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“Fake” Insurance Companies Mislead Consumers And Avoid Regulation

One man’s ordeal after signing up for a non-traditional insurance company plan serves as a warning to consumers shopping for similar options.

Keith Meehan had signed up for a “health care sharing ministry,” an arrangement in which people with common ethical or religious beliefs share medical expenses. Later, Meehan was shocked to find himself on the hook for hundreds of thousands of dollars after a back surgery. As the New Hampshire Union Leader reports:

Keith Meehan is on the hook for more than $230,000 in medical bills after his insurer denied his claims from back surgery earlier this year.

After going without medical coverage for two years, the 49-year-old Rochester man signed up for a health care sharing ministry, an arrangement in which people with common ethical or religious beliefs share medical expenses, according to the federal government.

Meehan’s providers, Aliera Healthcare and Trinity HealthShare, denied his claim due to a pre-existing condition. The Affordable Care Act bars health plans from denying coverage for pre-existing conditions, but “health care sharing ministries” are exempt from this rule. Denials by companies similar to Meehan’s have caused insurance commissioners to shut some of them down.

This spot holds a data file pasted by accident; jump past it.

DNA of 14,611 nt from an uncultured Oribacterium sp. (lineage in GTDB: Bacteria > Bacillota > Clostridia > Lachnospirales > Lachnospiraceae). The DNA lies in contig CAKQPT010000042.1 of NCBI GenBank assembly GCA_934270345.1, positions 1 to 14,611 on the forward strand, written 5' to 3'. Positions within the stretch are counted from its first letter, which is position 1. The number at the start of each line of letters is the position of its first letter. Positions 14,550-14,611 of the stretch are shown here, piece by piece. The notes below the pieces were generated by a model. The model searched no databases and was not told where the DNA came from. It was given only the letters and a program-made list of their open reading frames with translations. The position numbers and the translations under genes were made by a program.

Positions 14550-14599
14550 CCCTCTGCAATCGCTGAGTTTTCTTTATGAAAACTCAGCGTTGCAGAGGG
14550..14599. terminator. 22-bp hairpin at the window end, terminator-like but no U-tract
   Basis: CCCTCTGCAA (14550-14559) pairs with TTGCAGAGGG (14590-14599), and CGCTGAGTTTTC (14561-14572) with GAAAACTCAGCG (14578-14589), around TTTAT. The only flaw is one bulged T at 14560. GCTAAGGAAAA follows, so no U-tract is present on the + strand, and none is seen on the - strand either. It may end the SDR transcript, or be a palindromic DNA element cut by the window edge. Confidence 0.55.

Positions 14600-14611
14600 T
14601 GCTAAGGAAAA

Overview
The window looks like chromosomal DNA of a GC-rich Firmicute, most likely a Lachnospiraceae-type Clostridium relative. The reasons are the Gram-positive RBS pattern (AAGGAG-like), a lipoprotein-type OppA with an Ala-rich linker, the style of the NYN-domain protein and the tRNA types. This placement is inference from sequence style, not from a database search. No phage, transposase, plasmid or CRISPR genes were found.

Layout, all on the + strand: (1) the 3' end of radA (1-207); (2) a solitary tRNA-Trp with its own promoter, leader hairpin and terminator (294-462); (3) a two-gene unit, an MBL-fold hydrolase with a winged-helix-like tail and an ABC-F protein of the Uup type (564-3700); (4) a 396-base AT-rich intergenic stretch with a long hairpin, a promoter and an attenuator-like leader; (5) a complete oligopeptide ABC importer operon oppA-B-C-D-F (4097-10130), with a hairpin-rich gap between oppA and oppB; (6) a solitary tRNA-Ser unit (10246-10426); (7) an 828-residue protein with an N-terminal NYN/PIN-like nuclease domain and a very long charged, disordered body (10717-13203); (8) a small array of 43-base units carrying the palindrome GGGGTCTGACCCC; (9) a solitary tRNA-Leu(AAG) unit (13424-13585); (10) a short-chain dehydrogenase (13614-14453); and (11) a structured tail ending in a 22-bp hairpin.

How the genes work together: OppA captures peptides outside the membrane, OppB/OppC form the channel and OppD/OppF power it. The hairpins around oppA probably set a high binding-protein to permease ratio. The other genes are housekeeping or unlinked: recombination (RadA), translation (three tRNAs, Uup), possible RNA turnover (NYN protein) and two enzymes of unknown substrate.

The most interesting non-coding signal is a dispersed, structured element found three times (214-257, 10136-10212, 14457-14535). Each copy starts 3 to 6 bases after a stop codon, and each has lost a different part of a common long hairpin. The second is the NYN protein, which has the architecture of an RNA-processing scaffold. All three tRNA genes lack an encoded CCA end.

Last month, [New Hampshire] Insurance Commissioner John Elias ordered Atlanta-based Aliera Companies and Trinity HealthShare to immediately stop selling or renewing “illegal health insurance” in New Hampshire, where about 1,400 state residents are covered by the plans. The agency took action after receiving dozens of complaints.

Elias warned consumers of the danger of these unconventional companies.

“There are legitimate health care sharing ministries that offer coverage for their members, but Aliera and Trinity are not one of them,” Elias said in a statement. “Unfortunately, we are seeing entities in the marketplace that are misleading consumers and finding ways to try to avoid insurance regulation. It is important for consumers to be cautious when they purchase health coverage and to reach out to the department when they have questions or concerns.”

 

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